A conversation between Thierry Goldberg Gallery and Carlo D’Anselmi
Thierry Goldberg: With its vivid colors, lush settings, and incorporation of flora and fauna, your work evokes of a number of art historical references, from Fauvism to the Garden of Eden. Who or what are the points of reference for your practice? Where does your process begin?
Carlo D’Anselmi: My process begins in the world around me. I begin by collecting things around me through the act of painting them. Once I draw or paint something, I can internalize and add it into my visual vocabulary. I am fascinated by the work of other artists throughout history who mythologize the world around them in order to build a new one. Recent influences have been Edvard Munch and Dana Schutz, among many others. I am constantly entranced by the inherent optimism of nature and plant life.
TG: There is an eerie or sullen quality to your drawings that is not as present in your paintings. Could you talk about your use of shadow and lighting in this body of work?
CD: In this group of drawings, I was dealing, as we all were, with the pandemic. I was turning inward, and trying to build interior rooms by using different memories or inventing new spaces. Physically being indoors was a clear influence on the work. I think much of the anxiety of the last year carried through and changed the quality of the work, giving it that eerie quality. This, combined with the light streaming in from the windows, gave the work a drama caused by the extreme darks and lights and saturated colors. I used Sumi ink to really darken areas and pop out the color, which signified the light.
TG: There’s also an interesting play on perspective in these works; a simultaneous flattening and expanding that offers us glimpses of interior spaces both from the inside out and from the outside in. How does perspective play into your works on paper?
CD: Creating a new pictorial space gives me a lot of freedom to bend the rules of perspective. As long as it fits on the page, I am able to make it as expansive or as shallow as I want, or give multiple vantage points in the same scene. Then I can furnish it with any plants or chairs or dressers I like, show what might be outside, and hang artwork on the walls. I had a lot of fun drawing these.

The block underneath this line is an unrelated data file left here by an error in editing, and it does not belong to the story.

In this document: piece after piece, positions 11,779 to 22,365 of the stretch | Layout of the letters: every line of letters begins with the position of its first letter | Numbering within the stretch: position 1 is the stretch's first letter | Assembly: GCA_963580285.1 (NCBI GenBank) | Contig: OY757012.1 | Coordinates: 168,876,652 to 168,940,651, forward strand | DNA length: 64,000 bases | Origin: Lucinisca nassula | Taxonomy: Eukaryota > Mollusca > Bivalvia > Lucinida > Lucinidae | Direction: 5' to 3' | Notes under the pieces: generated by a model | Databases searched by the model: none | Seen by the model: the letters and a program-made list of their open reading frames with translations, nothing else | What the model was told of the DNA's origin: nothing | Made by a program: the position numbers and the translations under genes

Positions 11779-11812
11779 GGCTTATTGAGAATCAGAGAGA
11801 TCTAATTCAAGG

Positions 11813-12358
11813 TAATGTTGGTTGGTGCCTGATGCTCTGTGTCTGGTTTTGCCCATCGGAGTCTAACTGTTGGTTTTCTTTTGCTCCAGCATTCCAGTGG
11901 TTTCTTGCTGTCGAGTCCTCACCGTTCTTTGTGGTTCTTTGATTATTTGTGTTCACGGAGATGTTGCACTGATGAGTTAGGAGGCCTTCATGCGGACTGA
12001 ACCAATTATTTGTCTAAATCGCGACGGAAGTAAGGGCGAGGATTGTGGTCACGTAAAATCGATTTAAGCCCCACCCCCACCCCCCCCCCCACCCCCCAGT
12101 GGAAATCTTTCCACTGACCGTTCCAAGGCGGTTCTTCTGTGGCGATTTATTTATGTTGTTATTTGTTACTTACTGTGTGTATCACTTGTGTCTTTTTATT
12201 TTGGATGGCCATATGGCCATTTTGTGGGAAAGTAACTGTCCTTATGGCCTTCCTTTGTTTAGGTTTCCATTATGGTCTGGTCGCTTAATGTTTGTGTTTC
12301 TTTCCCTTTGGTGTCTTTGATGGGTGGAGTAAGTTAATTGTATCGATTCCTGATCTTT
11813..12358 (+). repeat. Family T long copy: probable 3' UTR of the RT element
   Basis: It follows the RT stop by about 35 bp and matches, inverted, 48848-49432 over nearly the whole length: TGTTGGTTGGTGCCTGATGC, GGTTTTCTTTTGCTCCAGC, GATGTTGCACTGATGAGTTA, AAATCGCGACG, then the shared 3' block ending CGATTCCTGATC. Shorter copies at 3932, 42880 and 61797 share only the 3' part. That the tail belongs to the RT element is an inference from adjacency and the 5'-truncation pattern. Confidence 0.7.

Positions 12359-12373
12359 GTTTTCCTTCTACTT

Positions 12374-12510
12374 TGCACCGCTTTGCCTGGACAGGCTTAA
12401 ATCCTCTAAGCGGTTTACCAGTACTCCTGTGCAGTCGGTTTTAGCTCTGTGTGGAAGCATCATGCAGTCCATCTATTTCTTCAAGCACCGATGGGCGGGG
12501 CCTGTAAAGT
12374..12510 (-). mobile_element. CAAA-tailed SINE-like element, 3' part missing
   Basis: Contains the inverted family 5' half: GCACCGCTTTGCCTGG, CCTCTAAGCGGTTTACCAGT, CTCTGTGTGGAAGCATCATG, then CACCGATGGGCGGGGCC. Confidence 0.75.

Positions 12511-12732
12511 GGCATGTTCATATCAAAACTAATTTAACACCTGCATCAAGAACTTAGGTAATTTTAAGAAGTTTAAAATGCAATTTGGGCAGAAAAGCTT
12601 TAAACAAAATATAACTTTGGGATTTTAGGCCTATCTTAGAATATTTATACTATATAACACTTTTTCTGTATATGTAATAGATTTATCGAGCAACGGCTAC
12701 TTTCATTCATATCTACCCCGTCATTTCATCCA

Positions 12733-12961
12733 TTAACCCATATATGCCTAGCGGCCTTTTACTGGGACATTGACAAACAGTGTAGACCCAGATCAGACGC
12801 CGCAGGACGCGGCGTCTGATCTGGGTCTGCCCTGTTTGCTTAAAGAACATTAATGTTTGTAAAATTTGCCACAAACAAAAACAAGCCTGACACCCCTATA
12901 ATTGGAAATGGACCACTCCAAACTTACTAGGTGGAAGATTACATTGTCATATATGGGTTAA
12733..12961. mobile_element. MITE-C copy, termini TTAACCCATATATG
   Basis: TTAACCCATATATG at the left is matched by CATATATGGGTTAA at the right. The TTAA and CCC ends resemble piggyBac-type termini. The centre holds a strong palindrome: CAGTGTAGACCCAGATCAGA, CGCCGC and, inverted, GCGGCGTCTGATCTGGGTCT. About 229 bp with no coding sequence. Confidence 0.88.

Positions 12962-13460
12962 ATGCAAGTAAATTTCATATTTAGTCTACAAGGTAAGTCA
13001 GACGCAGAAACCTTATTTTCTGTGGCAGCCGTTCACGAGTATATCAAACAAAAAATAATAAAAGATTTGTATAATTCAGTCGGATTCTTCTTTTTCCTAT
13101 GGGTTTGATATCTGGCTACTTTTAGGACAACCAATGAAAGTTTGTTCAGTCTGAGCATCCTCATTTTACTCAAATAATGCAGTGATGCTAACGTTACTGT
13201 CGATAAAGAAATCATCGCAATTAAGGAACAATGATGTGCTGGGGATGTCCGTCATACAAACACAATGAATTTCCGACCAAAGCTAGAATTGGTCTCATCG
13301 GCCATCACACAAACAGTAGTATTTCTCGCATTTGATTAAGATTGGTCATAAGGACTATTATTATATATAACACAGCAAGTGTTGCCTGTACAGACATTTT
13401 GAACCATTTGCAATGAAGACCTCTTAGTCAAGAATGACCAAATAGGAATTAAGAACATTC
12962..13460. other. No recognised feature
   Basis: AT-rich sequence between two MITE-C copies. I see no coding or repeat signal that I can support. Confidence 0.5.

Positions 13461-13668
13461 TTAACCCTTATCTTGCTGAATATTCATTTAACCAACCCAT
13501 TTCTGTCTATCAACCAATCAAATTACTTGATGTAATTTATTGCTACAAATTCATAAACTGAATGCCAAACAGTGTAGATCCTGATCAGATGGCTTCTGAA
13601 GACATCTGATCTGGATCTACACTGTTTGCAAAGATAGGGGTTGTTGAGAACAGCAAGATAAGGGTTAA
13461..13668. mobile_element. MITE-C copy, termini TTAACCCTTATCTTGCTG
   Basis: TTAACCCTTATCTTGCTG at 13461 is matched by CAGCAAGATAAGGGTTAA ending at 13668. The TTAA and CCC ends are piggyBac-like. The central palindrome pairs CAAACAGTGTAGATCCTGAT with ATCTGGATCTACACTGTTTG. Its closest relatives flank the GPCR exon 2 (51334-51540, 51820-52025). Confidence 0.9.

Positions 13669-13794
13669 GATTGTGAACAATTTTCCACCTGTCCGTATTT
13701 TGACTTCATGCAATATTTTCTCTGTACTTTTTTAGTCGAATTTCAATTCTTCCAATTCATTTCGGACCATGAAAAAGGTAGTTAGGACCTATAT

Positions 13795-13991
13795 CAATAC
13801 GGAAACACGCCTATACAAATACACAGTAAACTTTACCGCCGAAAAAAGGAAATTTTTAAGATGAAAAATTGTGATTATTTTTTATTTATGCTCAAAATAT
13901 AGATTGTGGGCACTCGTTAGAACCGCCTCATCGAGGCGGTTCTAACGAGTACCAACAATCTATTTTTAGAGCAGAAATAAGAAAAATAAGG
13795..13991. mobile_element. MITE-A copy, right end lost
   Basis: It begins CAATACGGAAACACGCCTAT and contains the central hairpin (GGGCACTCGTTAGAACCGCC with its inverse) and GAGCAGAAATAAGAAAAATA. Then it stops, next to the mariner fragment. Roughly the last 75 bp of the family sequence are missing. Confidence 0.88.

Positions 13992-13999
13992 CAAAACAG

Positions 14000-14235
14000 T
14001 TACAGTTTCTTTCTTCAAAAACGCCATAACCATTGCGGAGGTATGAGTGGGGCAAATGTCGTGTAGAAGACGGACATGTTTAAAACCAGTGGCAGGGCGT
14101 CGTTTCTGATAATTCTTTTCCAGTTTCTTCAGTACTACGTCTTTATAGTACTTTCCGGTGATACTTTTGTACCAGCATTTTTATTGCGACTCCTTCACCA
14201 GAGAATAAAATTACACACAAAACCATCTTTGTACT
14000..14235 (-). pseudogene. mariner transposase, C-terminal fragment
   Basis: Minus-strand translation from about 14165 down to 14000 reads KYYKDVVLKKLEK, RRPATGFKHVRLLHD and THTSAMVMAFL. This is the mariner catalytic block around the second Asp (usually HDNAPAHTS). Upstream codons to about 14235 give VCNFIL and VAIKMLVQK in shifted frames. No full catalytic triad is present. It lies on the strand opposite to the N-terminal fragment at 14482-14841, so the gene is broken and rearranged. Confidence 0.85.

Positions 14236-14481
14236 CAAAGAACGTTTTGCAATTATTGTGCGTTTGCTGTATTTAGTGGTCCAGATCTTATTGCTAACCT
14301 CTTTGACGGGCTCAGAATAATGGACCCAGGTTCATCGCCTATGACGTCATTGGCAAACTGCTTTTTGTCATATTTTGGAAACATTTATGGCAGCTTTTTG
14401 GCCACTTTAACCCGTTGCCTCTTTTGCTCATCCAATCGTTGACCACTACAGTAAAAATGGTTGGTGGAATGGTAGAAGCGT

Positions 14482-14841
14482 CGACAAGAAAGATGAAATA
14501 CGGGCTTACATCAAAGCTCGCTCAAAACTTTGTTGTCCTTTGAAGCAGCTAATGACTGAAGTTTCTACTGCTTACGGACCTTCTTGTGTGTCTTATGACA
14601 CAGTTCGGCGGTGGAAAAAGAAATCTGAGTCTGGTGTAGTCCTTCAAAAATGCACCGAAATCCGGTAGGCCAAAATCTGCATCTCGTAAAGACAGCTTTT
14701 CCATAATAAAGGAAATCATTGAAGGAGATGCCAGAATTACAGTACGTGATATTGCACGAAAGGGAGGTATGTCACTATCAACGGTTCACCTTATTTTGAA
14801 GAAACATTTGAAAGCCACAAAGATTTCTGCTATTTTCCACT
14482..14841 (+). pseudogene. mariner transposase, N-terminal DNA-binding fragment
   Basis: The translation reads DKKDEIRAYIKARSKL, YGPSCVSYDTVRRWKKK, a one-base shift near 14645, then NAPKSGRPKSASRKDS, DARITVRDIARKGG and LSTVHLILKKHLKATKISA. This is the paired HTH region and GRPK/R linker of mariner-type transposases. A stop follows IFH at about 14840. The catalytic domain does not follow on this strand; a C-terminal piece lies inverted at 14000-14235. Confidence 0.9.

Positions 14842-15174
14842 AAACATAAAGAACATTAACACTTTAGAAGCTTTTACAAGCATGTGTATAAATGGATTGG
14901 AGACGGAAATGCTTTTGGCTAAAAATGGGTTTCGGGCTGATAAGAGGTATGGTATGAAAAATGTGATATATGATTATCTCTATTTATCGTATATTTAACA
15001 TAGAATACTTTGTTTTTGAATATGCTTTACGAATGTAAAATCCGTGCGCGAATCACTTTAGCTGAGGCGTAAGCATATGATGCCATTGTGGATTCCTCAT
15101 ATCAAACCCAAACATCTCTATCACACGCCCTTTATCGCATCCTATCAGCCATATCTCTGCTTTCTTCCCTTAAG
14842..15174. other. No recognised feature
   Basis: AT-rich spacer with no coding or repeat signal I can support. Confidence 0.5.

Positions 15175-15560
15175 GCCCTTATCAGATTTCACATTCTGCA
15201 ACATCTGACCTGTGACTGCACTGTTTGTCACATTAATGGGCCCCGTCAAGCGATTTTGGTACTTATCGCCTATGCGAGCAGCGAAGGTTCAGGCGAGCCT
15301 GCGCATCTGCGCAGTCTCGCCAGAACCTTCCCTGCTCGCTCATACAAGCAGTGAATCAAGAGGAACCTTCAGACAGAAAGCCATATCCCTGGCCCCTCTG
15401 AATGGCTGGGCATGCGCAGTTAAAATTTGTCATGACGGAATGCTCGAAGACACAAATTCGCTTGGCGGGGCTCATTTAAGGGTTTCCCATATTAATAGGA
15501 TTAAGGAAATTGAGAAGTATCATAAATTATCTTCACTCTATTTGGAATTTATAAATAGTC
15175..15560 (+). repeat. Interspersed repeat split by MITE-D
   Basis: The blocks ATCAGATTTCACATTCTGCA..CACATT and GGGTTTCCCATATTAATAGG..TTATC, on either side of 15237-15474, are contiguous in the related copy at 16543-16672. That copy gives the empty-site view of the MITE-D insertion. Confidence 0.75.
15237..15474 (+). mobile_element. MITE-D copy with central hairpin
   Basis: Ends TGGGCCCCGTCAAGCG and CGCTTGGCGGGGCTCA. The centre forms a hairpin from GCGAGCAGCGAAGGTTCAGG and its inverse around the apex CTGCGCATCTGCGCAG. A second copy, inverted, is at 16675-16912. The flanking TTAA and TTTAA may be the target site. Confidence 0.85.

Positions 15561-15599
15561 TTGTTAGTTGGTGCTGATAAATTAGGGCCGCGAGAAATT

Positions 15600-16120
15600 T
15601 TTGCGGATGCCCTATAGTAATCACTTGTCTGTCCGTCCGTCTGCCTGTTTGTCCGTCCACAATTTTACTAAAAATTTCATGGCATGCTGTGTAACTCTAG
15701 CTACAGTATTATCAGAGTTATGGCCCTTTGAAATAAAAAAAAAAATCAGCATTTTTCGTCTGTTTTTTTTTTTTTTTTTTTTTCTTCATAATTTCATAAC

TG: Both in your paintings and your drawings, there seems to be a dialogue between interior and exterior space. Plants and animals appear just as frequently, and with as much focus or attention, as human figures or architectural structures. How would you describe the tension and/or co-existence between the natural and man-made world in your work?
CD: I always feel the tension between humanity and the natural world. It’s an ancient idea that I love to think about and reference because it is so real. Humanity is always trying to dominate nature to greater or lesser degree, and nature is always fighting, no matter what, against this control. It’s a battle. Sometimes, there is a truce. Ultimately, death wins. Humanity is a troublesome part of nature. In my work, nature is usually a chaotic but benevolent entity, while humans tend to be more absorbed in the minutiae of their own drama.
TG: The figures in this body of work are depicted in solitude, which feels particularly apt as we come out of a year of social distance and isolation. How has your practice reflected upon – or perhaps developed in resistance to – this moment in time?
CD: I feel that I absorb a lot of things while I am working that are much more apparent in hindsight. Looking at this work now, it is very much about solitude. This pandemic has impacted a lot of artists differently, but I think artists (in general) can handle solitude a little better than most. Artists have to spend a lot of time alone anyways, as making art is a pretty solitary thing to do. In one sense, more solitude was a gift. But in another sense, it was sort of overwhelming when there was no other choice, and life outside was terrifying. I think my practice became much more intense out of necessity.